The Yerkle Bridge
The Leprechauns were responsible, of course. Which was why, with no time even to put on her gown, Colleen was dashing over the wet grass in nothing but her chemise and her Opto-Prismatic Spectracles (OPS's). She would shortly be the first person to cross the Yerkle Bridge and set foot in Leprechaunia. She was angry at the Leprechans, of course, but also very excited, for Yerkle was a color entirely unknown to Science until her invention of the OPS's enabled her to detect it at the very center of the rainbow. Yerkle power allowed the Leprechauns to cross into her own world to make mischief, so Colleen saw no reason why she could not cross into theirs. Then she would give the little men a piece of her mind, and no mistake!
Up she climbed, dizzily high, then slid down the other side into Leprechaunia—a country no bigger than your backyard, for all it contained were a handful of Leprechauns, their pots of gold, and the sticky remains of a pie. The little men were flung this way and that when Colleen tumbled into their midst.
“Aha!” cried Colleen. “You stole my Mam’s pie!”“
Well, ye see, when we overheard Herself say the pie was Star Berry, we couldn’t resist, now,” said the one with the reddest beard. The rest cried, “That’s so,” “Sean has the right of it,” “’Twas more than a mere Leprechaun could bear,” and the like.
The sillies, thought Colleen; it’s only strawberry. She seized one of the pots. “Well, perhaps I should just take this away with me, then!”
The Leprechauns put their heads together and argued in whispers. Finally the first one said in a wheedling tone: “I think we can arrange things to everyone’s satisfaction.”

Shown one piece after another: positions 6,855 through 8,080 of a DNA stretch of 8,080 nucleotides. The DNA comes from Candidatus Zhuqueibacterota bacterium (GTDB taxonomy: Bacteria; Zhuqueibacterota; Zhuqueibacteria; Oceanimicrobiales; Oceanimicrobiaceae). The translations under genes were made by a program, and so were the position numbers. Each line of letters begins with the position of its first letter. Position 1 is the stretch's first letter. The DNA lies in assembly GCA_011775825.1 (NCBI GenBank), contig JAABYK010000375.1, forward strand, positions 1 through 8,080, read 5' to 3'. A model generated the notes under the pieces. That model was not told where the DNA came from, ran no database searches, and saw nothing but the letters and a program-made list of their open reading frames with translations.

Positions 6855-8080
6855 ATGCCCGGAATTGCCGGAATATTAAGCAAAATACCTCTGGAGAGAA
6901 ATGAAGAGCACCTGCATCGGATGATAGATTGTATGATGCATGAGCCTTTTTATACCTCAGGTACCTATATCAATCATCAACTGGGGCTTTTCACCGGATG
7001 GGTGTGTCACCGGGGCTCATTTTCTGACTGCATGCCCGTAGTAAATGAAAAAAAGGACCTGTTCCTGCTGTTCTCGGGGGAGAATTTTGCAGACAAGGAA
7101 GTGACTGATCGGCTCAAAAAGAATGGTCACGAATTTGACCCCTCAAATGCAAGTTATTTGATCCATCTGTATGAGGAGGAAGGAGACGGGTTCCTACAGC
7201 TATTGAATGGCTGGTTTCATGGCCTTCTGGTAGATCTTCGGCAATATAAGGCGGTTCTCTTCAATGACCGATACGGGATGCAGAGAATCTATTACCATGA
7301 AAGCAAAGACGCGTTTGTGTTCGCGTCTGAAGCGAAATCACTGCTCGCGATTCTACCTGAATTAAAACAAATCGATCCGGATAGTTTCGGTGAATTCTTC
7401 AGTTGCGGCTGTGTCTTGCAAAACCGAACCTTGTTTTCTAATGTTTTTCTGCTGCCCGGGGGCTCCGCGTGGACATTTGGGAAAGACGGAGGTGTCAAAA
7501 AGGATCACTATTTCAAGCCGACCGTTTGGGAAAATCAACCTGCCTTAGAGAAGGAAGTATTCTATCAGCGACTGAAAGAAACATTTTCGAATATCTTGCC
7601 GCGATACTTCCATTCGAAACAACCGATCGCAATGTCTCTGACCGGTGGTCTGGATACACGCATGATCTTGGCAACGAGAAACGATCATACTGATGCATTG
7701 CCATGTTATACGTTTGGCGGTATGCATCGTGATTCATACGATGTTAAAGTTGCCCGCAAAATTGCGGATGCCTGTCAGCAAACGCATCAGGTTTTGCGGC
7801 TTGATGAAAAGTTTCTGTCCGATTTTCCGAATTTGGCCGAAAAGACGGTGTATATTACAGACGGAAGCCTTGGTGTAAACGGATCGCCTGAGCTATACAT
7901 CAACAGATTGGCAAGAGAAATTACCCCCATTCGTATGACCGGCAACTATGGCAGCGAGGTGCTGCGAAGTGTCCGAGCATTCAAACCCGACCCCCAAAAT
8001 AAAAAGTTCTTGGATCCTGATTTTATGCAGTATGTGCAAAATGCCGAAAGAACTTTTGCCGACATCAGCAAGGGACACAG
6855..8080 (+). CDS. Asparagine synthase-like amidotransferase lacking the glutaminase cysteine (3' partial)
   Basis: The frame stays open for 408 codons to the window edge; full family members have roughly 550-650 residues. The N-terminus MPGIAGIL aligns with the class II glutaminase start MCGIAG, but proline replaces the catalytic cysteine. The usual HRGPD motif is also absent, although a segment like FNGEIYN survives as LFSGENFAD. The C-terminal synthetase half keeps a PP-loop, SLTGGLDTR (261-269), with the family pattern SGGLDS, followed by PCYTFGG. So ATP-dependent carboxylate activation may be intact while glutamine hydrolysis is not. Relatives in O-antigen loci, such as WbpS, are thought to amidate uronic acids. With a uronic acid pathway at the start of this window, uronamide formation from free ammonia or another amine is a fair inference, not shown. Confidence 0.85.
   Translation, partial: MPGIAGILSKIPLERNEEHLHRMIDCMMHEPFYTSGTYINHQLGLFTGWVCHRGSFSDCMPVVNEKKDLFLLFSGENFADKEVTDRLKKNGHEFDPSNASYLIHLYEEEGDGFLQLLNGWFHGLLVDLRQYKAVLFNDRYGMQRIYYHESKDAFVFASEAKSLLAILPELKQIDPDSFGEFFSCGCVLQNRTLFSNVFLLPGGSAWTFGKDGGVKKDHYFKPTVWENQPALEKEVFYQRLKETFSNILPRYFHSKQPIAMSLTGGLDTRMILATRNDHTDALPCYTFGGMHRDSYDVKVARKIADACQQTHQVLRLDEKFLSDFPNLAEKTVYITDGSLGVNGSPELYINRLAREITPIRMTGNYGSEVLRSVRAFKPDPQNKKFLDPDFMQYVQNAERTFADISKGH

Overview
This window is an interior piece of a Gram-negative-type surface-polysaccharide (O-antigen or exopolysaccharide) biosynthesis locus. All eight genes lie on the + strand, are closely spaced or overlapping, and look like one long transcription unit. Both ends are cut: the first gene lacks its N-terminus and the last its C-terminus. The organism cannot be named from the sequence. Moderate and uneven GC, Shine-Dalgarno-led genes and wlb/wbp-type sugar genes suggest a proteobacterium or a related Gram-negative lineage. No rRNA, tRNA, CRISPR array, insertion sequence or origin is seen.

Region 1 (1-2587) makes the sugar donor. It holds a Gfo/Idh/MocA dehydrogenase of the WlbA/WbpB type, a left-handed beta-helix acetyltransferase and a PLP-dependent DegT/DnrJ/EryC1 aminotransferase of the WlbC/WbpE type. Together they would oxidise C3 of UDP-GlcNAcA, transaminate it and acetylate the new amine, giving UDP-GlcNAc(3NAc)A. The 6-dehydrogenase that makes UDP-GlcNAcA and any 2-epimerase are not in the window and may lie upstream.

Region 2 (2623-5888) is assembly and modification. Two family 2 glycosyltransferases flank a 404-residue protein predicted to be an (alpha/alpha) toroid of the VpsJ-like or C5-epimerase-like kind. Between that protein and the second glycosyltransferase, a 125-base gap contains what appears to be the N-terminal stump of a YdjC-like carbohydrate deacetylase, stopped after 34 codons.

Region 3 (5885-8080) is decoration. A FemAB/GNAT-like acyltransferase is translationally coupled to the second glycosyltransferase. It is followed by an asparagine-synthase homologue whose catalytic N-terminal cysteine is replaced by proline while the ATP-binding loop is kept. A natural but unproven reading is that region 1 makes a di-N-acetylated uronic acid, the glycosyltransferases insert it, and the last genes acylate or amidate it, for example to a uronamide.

And that’s why, every Midsummer’s Night, a Star Berry pie is left on the windowsill of a certain cottage, and a large gold coin is found in its place in the morning. The pie pan is returned the next day, quite empty, but unwashed. Leprechauns, alas, are not polite.
Muslin.Pair with: Princess Gown.
Cleaning instructions: Leave chemise on windowsill with pie, and sternly worded note saying pie is strictly for Fairies. Having much better manners than Leprechauns, they will return both pan and chemise clean in the morning.
Select the size that you usually prefer. However, we strongly suggest that, in the "Comments" section of the order form, you state your child's chest size and desired length from shoulder to hem, to help us ensure the best fit. Child sizes are not standardized, so the size you are used to ordering may not match ours.
Broadcloth: Cotton/polyester blend, shirtweight. Does not wrinkle, shrink or fade. Permanent press (warm wash, tumble dry low heat, remove promptly). Black, red, burgundy, navy, hunter, brown.
Brocade: Cotton plus various synthetic fibers, with same-color woven patterns, which will vary. Sturdy weight. Dry clean. Blue, hunter, burgundy.
Canvas: Also called Duck Cloth. Stout cotton fabric with a coarse weave. Black, white, red, brown, or hunter green. Will fade like jeans. Cold wash, tumble dry low heat or line dry.
Fleece: Synthetic with velour-like drape; popular for outerwear. Good, practical substitute for wool. Black, burgundy, hunter green. Check for color availability before ordering; can vary with season. Washable, but dry cleaning is recommended to preserve the shape of capes.
Muslin: Garment-quality, 100% cotton (not coarse utility muslin). Cold wash, line dry recommended. White or natural.
Poplin: A cotton/polyester blend that does not wrinkle, shrink or fade. Heavier than shirtweight. Permanent press (warm wash, tumble dry low heat, remove promptly). Black, red, burgundy, navy, hunter.
Suede Cloth: A heavy, woven suede-like cloth of 100% polyester. Dry cleaning recommended.
Wool: A natural fiber from sheep; wool blends include man-made fibers of various kinds. Holds colors well. Dry cleaning is recommended, but may be hand washed in cold water and dried flat. Do not wring. Never use hot water or a dryer. For seasonal storage, clean first and use the moth repellent of your choice.